Our Bessie Part 31

"You were right," she said softly; and then she looked at him in a beseeching way that made Richard say:

"You would like me to leave you alone for a little, would you not?"

"If you please--that is, if you do not mind."

"I will go, then. But, Bessie, you will be here to-morrow morning?"

"Yes."

"I will be content with that promise, then," and Richard lifted his hat and moved away, and Bessie went home.

Breakfast was ready when she arrived, and she took her place at once, and made an effort to talk as usual. Once Edna made a remark about Richard.

"I have promised to drive him over the downs," she said. "Bessie, Miss Shelton wants to do some shopping; do you mind taking charge of her for the morning?"

"Certainly not," replied Bessie, who would have given worlds to be quiet; but she could not refuse Edna. She was afraid, however, that Miss Shelton found her a stupid companion; every now and then her attention wandered; she was conscious that a grave decision, one that would affect her whole life, was hanging in the balance; she had promised Richard to think about it, but no such thought seemed possible.

"I am tiring you out, my dear," observed Miss Shelton at last, "and it must be nearly luncheon time. I dare say Edna has returned from her drive."

Yes, Edna was standing in the window when they entered, but Richard was not with her.

"Ritchie said he would lunch at his hotel," she observed; "and he is going over to Lewes this afternoon, and may be late for dinner; and in that case he will have a chop somewhere, as he does not want us to wait for him."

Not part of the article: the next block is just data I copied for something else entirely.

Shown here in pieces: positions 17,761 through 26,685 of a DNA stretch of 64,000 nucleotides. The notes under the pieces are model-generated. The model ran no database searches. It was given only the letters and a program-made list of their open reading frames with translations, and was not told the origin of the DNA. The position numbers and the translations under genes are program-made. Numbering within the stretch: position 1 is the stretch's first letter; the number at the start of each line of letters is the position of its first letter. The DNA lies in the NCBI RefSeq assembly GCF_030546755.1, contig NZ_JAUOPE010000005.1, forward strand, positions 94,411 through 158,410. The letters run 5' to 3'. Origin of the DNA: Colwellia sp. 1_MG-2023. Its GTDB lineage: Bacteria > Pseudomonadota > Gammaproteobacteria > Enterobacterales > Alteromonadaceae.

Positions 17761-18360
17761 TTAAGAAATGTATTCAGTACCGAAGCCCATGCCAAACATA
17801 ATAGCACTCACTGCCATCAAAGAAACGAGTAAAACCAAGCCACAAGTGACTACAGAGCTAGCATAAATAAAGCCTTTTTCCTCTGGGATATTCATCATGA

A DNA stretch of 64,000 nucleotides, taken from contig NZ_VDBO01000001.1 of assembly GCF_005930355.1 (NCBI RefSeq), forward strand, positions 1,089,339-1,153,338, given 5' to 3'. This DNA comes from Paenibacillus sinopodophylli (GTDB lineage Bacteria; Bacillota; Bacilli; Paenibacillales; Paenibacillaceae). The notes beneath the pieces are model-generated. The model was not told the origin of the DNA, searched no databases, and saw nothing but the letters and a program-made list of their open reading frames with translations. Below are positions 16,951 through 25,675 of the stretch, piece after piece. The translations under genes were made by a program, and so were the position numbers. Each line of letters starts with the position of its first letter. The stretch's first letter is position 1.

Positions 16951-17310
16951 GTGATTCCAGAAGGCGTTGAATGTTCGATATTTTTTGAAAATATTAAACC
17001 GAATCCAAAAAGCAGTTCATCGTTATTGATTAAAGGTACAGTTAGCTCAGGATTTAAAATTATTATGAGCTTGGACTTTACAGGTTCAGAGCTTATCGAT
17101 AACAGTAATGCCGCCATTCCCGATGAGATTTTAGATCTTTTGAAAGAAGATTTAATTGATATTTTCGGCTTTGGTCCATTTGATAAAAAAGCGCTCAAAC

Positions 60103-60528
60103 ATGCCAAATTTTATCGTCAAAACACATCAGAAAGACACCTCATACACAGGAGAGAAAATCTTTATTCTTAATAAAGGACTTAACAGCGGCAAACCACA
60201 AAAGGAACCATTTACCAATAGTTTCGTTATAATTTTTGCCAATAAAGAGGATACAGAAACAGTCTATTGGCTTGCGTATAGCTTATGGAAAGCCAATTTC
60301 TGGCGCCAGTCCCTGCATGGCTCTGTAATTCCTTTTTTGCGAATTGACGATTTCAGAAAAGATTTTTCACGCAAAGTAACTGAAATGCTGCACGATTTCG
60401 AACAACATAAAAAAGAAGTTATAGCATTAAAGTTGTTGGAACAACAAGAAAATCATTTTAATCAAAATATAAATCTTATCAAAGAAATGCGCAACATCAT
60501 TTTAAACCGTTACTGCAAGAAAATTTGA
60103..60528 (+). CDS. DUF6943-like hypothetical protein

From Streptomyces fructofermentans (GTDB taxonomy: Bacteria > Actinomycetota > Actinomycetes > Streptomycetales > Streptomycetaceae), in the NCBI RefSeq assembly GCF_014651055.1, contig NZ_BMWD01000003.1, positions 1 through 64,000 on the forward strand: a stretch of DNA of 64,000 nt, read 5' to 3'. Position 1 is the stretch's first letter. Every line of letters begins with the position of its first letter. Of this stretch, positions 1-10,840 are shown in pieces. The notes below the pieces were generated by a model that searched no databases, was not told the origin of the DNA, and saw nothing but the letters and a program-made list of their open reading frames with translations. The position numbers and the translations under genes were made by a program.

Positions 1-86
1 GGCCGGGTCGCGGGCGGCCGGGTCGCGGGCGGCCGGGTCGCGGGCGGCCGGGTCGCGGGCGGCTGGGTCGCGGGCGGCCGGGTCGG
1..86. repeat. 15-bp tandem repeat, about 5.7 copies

"He will come in afterward, I suppose," replied Miss Shelton; but Bessie said to herself that he would do no such thing. How thoughtful he was for her comfort! He was staying away purposely, that his presence might not confuse her; and Bessie felt grateful to him for the delicacy that shielded and spared her.

The afternoon was not much better than the morning. Edna carried off Miss Shelton to the Aquarium, and left Bessie to drive with her mother; and as Mrs. Sefton was very talkative and in excellent spirits, Bessie had to maintain her share of the conversation. They found visitors on their return, and Bessie had to pour out the tea, and help entertain them, as Edna was tired from her exertions.

As she had predicted, Richard never made his appearance at all, although Miss Shelton and Edna both expected him, and indulged in wondering comments on his prolonged absence. Bessie found her position unbearable at last, and she made an excuse to retire early to her room. She gave a sigh of relief when she closed the door.

"At last I can think," she said to herself, as she drew her chair to the fire.

How was she to answer Richard to-morrow? But even as she asked herself the question she knew she had her answer ready. True, he had taken her by surprise; she had never suspected that this was his meaning. Bessie's unconsciousness, her humble estimate of herself, had blinded her to the truth. She hardly knew herself how much he was to her until his words had broken the spell; but now there was no room for doubt. She respected him; he had claimed her sympathy long ago, and now he had won her love.

"Oh, if only my Hatty knew!" were her last thoughts that night, after she had finished her thanksgiving for the new blessing that had come into her life; and though she was still tremulous and confused with happiness, she quieted herself with a few childlike prayers, and soon slept soundly.

Bessie felt a little nervous as she left the house the next morning, but she tried not to think of herself. Richard was waiting for her on the Parade. One glance at him banished her nervousness; he looked pale and anxious, as though he had not slept, but he made an effort to smile as he held out his hand.

"Is there any hope for me, Bessie?"

"Yes," she said simply, as she left her hand in his; and Richard needed no further answer.

It was a bright, peaceful hour that followed, as they walked side by side, looking at the shining sea and speaking of the dim future that lay before them.